I started out in a graduate banking role while remaining involved in my family’s construction business, and all roads eventually led to development finance in the alternative lending sector.
Having been involved in real estate lending for over 18 years, it’s still evident that female talent remains one of the most underutilised business resources.
- Only now am I starting to understand that I don't need to have a 'game face'
- 'We need to think about more lateral hires and outside-of-the-box recruitment'
- 'Collectively, we can all break the bias'
In my opinion, as career levels rise, female representation declines and, while it’s no secret that the industry is male-dominated, what exactly is holding us back?
This is a hard question to answer. I don’t think there is any one specific thing holding us back, but it is a combination of factors. However, if I were to pick three, they would be as follows:
- the ratio of men to women in the workplace is mainly unbalanced, which is especially prevalent in the construction industry. The very fact that there are more men than women means that women have less of a chance of being promoted into the more senior roles. This is a statistical point. But, if you have a company with a diverse workforce, boasting a good percentage of women and minorities throughout the ranks, the chances are that more women would be promoted. The focus/effort needs to be on recruiting a diverse workforce at both entry-level roles and throughout all ranks, not just at management level. The more women overall in a company, the more chances we have of women entering board-level positions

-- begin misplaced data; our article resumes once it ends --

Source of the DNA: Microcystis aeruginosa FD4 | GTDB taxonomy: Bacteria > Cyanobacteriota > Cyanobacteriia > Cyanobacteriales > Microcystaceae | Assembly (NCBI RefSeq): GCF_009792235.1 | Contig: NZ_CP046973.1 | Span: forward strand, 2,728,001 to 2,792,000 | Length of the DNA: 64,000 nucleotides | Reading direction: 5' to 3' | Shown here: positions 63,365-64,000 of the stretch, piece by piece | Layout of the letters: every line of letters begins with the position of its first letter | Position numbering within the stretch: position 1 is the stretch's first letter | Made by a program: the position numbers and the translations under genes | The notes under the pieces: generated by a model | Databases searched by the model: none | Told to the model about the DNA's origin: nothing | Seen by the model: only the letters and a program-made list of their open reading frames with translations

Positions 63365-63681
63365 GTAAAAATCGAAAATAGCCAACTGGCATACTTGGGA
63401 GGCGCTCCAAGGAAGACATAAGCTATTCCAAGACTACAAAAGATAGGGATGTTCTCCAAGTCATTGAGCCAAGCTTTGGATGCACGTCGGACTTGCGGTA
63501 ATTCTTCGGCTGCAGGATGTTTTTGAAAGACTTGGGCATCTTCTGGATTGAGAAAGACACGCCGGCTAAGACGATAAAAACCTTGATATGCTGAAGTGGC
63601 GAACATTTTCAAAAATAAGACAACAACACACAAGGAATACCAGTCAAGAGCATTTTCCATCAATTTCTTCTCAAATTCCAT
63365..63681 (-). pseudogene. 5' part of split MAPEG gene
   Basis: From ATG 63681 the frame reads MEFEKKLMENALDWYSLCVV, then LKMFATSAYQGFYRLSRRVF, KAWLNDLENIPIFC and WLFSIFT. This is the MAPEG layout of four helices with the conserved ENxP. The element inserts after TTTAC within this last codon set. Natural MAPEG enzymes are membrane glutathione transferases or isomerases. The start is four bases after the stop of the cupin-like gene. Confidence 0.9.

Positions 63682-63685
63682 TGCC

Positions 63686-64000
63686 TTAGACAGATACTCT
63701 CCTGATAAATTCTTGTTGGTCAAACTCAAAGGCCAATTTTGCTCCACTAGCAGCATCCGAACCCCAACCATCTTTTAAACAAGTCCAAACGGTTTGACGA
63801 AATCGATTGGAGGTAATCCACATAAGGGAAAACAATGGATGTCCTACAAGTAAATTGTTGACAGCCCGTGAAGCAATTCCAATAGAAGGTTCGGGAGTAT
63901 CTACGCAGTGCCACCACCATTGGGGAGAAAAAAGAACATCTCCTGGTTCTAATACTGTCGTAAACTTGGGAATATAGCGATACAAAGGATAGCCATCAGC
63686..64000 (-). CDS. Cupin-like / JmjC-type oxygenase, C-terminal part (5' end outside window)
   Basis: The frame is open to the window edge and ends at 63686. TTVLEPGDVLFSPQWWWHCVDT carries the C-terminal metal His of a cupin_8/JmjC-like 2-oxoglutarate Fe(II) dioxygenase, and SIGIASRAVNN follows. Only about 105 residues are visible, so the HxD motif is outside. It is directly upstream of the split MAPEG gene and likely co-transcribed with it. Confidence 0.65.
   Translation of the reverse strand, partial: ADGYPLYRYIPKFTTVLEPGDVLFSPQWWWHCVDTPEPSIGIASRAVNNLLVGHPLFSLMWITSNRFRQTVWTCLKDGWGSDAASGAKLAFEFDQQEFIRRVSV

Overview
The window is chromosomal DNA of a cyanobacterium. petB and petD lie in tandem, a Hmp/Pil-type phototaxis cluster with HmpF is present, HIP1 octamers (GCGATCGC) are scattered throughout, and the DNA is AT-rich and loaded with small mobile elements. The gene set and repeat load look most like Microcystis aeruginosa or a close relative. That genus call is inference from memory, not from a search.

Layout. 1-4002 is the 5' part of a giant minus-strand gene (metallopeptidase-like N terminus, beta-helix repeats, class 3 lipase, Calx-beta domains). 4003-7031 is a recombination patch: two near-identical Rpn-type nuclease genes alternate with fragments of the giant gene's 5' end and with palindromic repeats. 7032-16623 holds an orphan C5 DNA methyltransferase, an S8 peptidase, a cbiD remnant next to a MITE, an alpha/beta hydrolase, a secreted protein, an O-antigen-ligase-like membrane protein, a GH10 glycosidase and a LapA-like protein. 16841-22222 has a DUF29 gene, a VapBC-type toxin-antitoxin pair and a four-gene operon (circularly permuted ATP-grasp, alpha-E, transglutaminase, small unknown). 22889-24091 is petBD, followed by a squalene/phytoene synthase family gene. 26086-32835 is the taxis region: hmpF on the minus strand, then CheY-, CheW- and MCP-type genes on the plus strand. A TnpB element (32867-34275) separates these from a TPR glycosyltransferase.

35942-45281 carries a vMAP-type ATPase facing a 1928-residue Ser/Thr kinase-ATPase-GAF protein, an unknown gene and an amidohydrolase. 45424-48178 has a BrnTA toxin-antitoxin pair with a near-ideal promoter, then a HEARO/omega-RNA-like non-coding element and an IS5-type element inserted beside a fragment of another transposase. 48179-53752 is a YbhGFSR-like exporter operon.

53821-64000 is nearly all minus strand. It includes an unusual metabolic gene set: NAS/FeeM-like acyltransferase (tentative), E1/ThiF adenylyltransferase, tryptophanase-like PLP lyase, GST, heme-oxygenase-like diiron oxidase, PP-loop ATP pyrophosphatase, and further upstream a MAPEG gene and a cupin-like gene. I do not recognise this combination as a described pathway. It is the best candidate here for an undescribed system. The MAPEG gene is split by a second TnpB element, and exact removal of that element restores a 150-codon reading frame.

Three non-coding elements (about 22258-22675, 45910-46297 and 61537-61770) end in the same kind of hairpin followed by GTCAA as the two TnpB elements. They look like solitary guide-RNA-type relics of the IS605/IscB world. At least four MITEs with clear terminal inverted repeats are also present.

- another issue is the cost of “quality” childcare. This is an issue that affects families in the UK across all sectors but, if you consider this cost for a woman in the financial services industry where (a) fewer women are being promoted into the more senior roles where salary is higher and (b) the sector has a significant gender pay gap, these factors hinder the ability to afford quality childcare dramatically, resulting in women leaving the workplace to work at home — sometimes for a longer than intended timeframe. Additionally, they often return to jobs that are on a lower pay scale than where they left. More needs to be done by companies to facilitate women returning to the workplace in tandem with addressing the gender pay gap
- women need more role models and mentors among high-ranking roles in finance. I've been very fortunate as I have several female role models that I call on for advice at any time. I do wish, however, that I had access to these smart, vocal and strong role models 10 years ago, and not just in more recent years
What advice would I offer to other women looking to pursue a similar career? I would say two things: permit yourself to be the most courageous version of yourself and don’t waste energy trying to fit into a male-dominated box. Also, be unapologetic in fighting for what you deserve. You can have a family and succeed in your career — don't feel that you must choose one or the other.
Are you a woman in the financial services industry keen to get your voice heard? Contact [email protected] - we would love to chat!